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  • Writer's pictureJay Hall

Fear the Waking Dead

Let me start by saying that Fear the Waking Dead is one of the best-worst experiences I have been involved in. I say that because the result was amazing, but the road to get there was anything but easy.

Dez and I came up with the concept of Fear in 2015 to help out some friends and people we worked with. Because of a horror of a human being named Duvol Dryden, they almost lost everything. The event was created to help them weather the storm. 

Then, it went well, we won awards, and the marketing was a feather in my cap. We still weren’t sure what we had, so we decided to take it more seriously in 2016. Dez and I slept, ate, and bled Fear this year. We now know what we have.

After we sold out every date again, we realized that there is something truly remarkable about this creation. The reason for the success is because we all work as a team to ensure that people get an experience they can’t find elsewhere. Sure, there was a copycat event this year, but Dez and I put our heart and soul into this, so there’s nothing that comes close.

Before I get into the awesome story for Fear, let’s talk the problems. Last year, the weather was beautiful, and we were starting earlier so we figured that surely we would be okay. Nah. Mother Nature is a cruel zombie hating woman that would not make our lives easy. 24 hours before an event it was hailing outside and none of us could last in the wind longer than just a few minutes. That which had been planned for months, had to moved inside. What did that mean for us? Well, we had to change everything; the games, the premise, the way the zombies would act, the storyline … pretty much everything.

I remember being exhausted already, sitting in a plastic chair on the main floor of Adrenaline Adventures with Dez and Jason Rohs (the owner of Adrenaline Adventures) debating what to do. We went back and forth, argued, debated, and finally settled on moving everything inside. We were careful to keep all other elements of the promotion similar though, so we weren’t giving an experience not advertised. The three of us knew this would get messy; the blood, the damage, the unpredictable nature of fear … and boy, did it ever get messy.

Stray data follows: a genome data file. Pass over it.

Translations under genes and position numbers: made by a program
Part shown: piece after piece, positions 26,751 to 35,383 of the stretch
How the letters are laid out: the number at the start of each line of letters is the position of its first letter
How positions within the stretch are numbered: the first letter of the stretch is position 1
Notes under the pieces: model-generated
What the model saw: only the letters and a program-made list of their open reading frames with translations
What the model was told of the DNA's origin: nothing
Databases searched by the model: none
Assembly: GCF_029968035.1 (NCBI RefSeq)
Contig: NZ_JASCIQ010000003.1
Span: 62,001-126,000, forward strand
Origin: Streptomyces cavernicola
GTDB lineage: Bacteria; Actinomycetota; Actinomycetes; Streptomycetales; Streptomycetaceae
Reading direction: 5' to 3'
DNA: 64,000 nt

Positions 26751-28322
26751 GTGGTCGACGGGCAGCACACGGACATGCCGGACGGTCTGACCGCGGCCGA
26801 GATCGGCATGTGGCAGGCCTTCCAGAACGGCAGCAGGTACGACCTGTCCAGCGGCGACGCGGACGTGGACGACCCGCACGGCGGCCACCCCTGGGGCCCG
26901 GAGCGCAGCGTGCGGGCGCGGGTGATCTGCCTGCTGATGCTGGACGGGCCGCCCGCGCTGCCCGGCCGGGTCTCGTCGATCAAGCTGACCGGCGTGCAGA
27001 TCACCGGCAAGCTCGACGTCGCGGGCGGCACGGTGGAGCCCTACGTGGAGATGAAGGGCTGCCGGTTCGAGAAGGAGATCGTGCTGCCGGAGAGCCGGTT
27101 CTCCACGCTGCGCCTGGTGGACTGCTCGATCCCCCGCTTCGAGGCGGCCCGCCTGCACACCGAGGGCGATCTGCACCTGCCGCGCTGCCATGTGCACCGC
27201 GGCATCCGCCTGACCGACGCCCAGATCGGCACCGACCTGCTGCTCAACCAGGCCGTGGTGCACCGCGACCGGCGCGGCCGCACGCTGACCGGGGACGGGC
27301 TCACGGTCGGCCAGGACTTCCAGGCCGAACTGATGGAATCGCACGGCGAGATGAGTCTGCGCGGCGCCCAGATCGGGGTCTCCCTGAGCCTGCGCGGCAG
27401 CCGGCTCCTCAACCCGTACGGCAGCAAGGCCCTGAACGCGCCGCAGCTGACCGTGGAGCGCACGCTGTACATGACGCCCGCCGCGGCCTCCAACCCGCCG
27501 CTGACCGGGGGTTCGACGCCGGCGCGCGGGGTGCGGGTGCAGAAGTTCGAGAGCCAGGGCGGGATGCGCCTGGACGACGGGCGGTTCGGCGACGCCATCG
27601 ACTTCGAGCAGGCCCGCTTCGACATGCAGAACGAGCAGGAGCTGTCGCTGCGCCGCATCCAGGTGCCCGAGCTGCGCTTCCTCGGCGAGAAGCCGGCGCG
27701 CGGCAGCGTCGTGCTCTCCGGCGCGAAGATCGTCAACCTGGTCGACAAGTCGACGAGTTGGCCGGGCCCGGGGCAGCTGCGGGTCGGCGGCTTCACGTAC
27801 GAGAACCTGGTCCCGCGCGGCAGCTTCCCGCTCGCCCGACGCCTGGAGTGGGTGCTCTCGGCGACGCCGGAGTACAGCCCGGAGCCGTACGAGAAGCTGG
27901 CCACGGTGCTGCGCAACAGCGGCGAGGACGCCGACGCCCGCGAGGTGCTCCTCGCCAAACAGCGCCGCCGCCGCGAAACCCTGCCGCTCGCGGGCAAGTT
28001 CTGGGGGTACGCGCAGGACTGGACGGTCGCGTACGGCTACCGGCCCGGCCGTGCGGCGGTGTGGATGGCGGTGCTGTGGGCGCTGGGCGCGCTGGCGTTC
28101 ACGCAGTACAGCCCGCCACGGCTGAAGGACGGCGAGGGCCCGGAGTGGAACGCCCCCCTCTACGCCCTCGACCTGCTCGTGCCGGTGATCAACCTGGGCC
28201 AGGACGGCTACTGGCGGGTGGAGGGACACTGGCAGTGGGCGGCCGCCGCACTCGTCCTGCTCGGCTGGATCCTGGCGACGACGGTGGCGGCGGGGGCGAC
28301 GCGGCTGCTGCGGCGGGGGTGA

Here’s a pic of the space as we loaded in, after setup, after the final show, and once it was cleaned up.

We’re lucky we all made the choice to go inside because had we not, 7 of 12 nights would have been cancelled. Sure, it was beautiful during the week, but come Friday and showtime, rain, snow, wind, and cold greeted us. Everyone would have lost out had we stayed outside. Patrons wouldn’t enjoy themselves as much. Charities would be out money. Dez and I would have lost our shirts. The production would have failed.

We had some complaints from people about being inside, but those people just weren’t thinking about the event as a whole. It’s easy to complain when you’re thinking of your 20 - 45 minutes, but when you consider all that goes into this event … well, you start to see the problem with being outside in the weather we were getting.

First, there was already a plague called the flu going around. We lost half of our people to it. They’re probably roaming the streets looking for flesh right now. Nearly everyone was sick at some point, and that’s with us being inside. For all those involved, the production started at 3pm with makeup and rehearsals. Then at 7pm we started the show. For 5 hours we presented the apocalypse each night. Then there was set down, and clean up. All told, Dez and I worked from about 10am - 2am each day of the event. Couple that with our regular, non-rotting lives and jobs, and we were pulling 100 hour work weeks.